By Clinton D. Hamilton
Revealed over a period of almost 1,500 years by about 40 different human scribes, the Bible is a unit which should be interpreted textually, contextually, and consistently. What is said on any subject needs to be studied in its context and no interpretation should be adopted that is violative of text, context, and corroborative passages. The question to be considered in this particular column falls within this framework.
Question: Why was Lot called “righteous” (2 Pet. 2:7) in light of his character described in Genesis 13, 14, and 19?
Reply: In the King James Version, diakaios, the adjective modifying Lot, is translated just, but in the American Standard, righteous. Originally the term was used of persons who were “observant of dike, custom, rule, right, especially in the fulfilment of duties towards gods and men, and of things that were in accordance with right” (Vine). However, in the New Testament, the term means “righteous, a state of being right, or right conduct, judged whether by the Divine standard or according to human standards, of what is right” (Vine). In Peter’s use, the meaning is according to the Divine standard.
The argument in which this passage occurs concerns the righteousness of God in punishing the wicked and delivering the righteous. God is fair, just, and equal in treatment of those whom he judges. There is no prejudice or partiality in the judgment of God. He is just or fair. God spared not the angels that sinned, the sinful ancient world of Noah’s day, the iniquitous world of Sodom and Gomorrah (2 Pet. 2:4-6). They were set forth by him as examples of how God deals with men who intend to live ungodly (v 6b). Contrasted with what he did in these cases is the deliverance of Lot (v.7).
Lot is described as vexing his soul or being sore distressed by the lascivious life of the wicked. These lawless individuals wore him out as he toiled against their licentiousness. Alford in his Greek Testament suggests that he was oppressed or harassed beyond bearing by their wicked behavior. The men of Sodom in their homosexuality were beyond and without the law or rule of God. They were defiant of his will, hence lawless. Aselgeia is the Greek term from which filthy is translated in the King James Version and lascivious is translated in the American Standard. The term denotes excess, absence of restraint, indecency, or wantonness (Vine). Their behavior in wearing themselves out to find the door at Lot’s house after they were miraculously blinded shows their wanton abandon. Wicked is translated from athesmos which means lawless or being without the approval of law, custom (Vine). It occurs in 2 Peter 3:17 when it is used to exhort God’s people not to be led away by the error of the wicked or lawless.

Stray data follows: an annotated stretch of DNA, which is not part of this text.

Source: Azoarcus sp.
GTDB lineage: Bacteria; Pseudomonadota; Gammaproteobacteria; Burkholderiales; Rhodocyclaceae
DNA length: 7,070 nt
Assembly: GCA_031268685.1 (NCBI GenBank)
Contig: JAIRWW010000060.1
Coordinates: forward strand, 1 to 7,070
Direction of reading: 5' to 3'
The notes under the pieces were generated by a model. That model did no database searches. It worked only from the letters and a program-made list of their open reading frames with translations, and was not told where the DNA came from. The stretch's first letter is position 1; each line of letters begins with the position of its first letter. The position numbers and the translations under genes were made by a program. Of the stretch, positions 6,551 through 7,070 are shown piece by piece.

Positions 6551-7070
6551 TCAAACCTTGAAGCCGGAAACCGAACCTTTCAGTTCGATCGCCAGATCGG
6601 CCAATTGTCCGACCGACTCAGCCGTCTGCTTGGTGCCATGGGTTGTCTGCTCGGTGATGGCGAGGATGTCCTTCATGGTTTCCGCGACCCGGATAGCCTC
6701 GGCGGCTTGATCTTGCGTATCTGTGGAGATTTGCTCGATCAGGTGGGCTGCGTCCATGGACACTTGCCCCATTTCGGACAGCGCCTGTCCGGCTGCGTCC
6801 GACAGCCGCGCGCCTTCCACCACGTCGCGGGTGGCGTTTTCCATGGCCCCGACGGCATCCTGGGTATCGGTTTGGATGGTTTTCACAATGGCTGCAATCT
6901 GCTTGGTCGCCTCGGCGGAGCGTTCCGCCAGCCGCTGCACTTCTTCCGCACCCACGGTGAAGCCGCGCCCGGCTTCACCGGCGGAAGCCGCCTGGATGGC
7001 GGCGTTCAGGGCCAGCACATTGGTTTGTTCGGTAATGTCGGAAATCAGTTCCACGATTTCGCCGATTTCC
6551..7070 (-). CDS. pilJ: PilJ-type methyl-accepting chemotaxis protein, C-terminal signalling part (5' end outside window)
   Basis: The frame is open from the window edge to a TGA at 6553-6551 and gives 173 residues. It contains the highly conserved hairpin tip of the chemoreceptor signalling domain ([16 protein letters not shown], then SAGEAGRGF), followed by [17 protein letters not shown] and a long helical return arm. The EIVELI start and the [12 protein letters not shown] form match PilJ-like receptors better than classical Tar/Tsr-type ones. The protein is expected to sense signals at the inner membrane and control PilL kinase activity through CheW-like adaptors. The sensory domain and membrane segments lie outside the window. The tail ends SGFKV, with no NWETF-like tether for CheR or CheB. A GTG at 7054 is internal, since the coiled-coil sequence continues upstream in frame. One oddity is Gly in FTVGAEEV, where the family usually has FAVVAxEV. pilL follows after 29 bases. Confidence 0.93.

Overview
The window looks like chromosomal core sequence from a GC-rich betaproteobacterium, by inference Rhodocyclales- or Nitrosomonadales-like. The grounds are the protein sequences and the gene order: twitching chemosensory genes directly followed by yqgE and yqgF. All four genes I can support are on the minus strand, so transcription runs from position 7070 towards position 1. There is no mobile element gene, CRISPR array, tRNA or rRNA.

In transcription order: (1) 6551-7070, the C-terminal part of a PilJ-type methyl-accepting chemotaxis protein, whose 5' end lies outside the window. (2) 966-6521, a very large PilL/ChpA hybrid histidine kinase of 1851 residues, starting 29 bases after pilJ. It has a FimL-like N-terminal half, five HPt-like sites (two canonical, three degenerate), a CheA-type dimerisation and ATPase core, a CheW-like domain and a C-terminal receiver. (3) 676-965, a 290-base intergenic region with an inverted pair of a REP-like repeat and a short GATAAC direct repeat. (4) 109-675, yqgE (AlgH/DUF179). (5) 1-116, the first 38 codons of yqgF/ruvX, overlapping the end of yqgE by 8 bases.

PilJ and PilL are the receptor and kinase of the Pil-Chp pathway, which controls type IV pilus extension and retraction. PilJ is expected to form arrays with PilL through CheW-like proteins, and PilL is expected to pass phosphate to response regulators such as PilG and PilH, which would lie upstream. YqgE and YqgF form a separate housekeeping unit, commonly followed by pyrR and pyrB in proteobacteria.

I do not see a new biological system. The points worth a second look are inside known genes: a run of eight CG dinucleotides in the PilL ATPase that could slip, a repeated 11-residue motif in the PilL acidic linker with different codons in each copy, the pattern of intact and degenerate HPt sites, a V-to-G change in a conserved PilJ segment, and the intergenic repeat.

Like Noah before him (Gen. 6:9), Lot was a righteous man. This means that he conducted himself within the law of God generally. His conduct was consistently lawful. When this is the case, one is called righteous (1 Jn. 3:7). This does not mean that one may not in a moment of weakness fall into sin as did both Noah and Lot. Both became drunk. Lot in his drunkenness committed incest with his daughter. However, when he was delivered from the destruction of Sodom and Gomorrah, he is said to have been righteous. This statement was authored by God and is, therefore, a correct assessment of his character at the time the statement applies.
The question really affirms that Genesis 13 and 14 also show wickedness in the life of Lot. In chapter 13, Lot and Abram separated. The ultimate cause was that their substance was so great that the land could not supply both their needs. The immediate cause of separation was strife between their herdsmen. Abram gave the choice of direction to Lot. Seeing the Plain of the Jordan as being well watered, Lot chose it and journeyed east and went as far as Sodom, whose men were wicked exceedingly. We know Lot did not partake of their deeds from 2 Peter 2:7. Lot is maligned on the basis of Genesis 13 without foundation of textual support in the Scriptures. Genesis 14 does not reveal any misbehavior of Lot. He was taken captive and delivered by Abram and the league of kings with him.
Genesis 19 describes some behavior of Lot after his deliverance from the destruction of Sodom and Gomorrah. The passage in 2 Peter 2:7 described or defined Lot’s character while he was in Sodom. At this point, his behavior was said by God to be righteous and it was.
Guardian of Truth XXXIV: 22, p. 677
November 15, 1990